How do you describe the end of an era? While people like to believe that life is shaped by isolated events that encapsulate monumental change, often the end of an era is a gradual shift from one phase of life to the next.
This idea of change, particularly the end of the hippie era, is what is examined in Paul Thomas Anderson’s film adaptation of the Thomas Pynchon novel “Inherent Vice.”
While I could try to condense the complex plot into a haphazard, surface-level summary, honestly the plot is not what drives “Inherent Vice.”
Though the multifaceted tale of a kidnapped real estate kingpin by a mysterious organization seen through the eyes of a paranoid and potentially hallucinating hippie private investigator is grossly interesting, the main plot of the film is never truly resolved, and the film is better for it.
Instead, the lack of concrete answers forces the viewer to focus more on the characters and the setting, which serve as far better conduits for the change the film presents.
By this point, you might be asking yourself, “what is all this supposed change that I’m supposed to care about?” The change is several things. It’s the characters’ relationships, the politics of the era, the physical landscapes and the dreams of the characters.
Throughout the film, the viewer observes the shifting political landscape of Los Angeles at the end of the 1960s counterculture movement through the drug-addled vision of the protagonist, private investigator Larry “Doc” Sportello. Through Doc’s eyes, the viewer watches as capitalism destroys the hippie dream.
One of the most powerful aspects of the film is the magnificent acting and the relationships that the characters have. Despite a lack of insight into the history that the characters share, Anderson and his fantastic cast are able to give their relationships an incredible amount of depth without making the characters seem unbelievable or unrelatable.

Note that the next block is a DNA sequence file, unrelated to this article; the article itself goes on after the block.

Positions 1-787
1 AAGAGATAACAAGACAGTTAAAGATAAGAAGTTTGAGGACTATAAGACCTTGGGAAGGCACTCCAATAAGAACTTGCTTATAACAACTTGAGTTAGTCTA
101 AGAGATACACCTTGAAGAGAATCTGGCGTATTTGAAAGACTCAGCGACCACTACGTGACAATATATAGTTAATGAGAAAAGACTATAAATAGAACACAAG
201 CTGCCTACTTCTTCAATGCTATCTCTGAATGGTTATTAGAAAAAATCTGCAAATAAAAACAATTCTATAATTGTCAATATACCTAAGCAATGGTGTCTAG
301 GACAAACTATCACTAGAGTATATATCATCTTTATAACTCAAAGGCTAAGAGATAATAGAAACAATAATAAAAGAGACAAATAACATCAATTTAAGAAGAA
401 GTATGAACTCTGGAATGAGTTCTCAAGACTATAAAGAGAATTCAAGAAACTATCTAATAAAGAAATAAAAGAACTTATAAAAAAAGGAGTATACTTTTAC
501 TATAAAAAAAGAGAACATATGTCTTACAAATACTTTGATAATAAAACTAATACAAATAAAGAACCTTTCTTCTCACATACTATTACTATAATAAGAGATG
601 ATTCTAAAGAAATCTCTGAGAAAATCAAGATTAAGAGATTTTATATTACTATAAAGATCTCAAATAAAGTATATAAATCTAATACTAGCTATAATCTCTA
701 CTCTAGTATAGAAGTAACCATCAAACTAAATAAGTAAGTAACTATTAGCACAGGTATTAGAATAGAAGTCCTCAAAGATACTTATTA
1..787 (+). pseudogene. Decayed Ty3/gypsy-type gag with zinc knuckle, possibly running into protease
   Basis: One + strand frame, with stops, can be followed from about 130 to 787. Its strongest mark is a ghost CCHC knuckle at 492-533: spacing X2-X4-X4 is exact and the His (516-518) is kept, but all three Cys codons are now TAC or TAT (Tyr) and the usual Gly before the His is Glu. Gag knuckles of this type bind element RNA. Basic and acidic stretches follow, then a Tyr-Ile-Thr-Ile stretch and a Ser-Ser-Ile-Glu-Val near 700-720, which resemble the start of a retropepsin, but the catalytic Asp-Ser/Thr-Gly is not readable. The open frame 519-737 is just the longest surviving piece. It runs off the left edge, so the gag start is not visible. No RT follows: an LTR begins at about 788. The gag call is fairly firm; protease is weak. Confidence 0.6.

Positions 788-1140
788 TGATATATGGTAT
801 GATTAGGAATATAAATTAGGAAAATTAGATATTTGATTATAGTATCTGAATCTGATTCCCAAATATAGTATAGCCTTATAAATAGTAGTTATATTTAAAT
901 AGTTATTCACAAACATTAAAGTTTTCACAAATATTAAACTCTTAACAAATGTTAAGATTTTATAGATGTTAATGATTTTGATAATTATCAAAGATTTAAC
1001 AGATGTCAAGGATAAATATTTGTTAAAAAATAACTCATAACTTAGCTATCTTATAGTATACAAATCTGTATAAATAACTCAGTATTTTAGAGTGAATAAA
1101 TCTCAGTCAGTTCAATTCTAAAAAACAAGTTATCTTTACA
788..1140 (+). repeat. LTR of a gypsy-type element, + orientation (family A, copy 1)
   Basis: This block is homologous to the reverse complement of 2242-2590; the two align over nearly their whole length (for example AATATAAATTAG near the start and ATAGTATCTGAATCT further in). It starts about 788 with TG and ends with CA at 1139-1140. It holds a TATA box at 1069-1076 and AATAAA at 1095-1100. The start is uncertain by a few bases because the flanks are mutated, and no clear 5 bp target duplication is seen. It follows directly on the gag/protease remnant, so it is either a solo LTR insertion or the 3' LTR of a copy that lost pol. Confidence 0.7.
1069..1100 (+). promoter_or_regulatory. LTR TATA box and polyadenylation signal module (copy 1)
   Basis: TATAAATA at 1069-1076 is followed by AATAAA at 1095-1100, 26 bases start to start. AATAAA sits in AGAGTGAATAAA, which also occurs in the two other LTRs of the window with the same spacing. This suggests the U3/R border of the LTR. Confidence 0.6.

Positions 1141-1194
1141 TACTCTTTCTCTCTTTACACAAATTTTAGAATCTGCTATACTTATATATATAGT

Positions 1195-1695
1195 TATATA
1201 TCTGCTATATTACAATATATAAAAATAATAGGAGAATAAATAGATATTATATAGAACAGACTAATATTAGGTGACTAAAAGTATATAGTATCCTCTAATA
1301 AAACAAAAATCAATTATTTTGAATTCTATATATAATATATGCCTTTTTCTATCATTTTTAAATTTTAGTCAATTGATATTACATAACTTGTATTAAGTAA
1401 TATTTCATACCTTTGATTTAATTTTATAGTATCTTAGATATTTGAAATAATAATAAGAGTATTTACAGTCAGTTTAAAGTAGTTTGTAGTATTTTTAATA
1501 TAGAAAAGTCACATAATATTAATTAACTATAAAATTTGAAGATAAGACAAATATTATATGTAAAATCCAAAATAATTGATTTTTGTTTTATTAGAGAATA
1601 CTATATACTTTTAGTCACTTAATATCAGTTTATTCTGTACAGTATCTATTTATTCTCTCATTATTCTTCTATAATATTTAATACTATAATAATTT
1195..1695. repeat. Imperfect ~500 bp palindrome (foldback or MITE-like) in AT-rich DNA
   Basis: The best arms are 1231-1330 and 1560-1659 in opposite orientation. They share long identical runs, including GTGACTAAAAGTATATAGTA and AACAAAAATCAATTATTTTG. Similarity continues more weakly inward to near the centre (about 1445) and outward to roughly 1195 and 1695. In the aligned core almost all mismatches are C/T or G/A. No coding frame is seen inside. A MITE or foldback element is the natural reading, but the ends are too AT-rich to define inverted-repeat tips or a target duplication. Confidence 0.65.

Every actor delivers great work, particularly Joaquin Phoenix and Josh Brolin, whose chemistry is one of the brightest moments of the film.
This is particularly exemplified in Sportello’s complicated relationship with his ex-lover Shasta Fay Hepworth. She is the one that sets the events of the film into motion, and from the very beginning, it is obvious that their relationship is a potent blend of love, nostalgia and distrust.
Another strength of the film is the beautiful cinematography and set dressing, which wonderfully capture both the brightness of the Californian setting and also the dark and seedy aspects of the world being investigated.
Though I have mostly focused on the “big ideas” of the film, do not let that overwhelm you or deter you from seeing this film.
Yes, the film is set on a large scale and it does focus on the darker aspects of life and the inevitability of change, but it also manages to take those heavy themes and approach them with a ridiculous amount of humor and lightheartedness.
“Inherent Vice” is an encapsulating experience. From the onset of the film the viewer is engulfed in the decaying dream of ‘60s counterculture, and, just like Sportello, as the journey winds to a close, you leave a different person.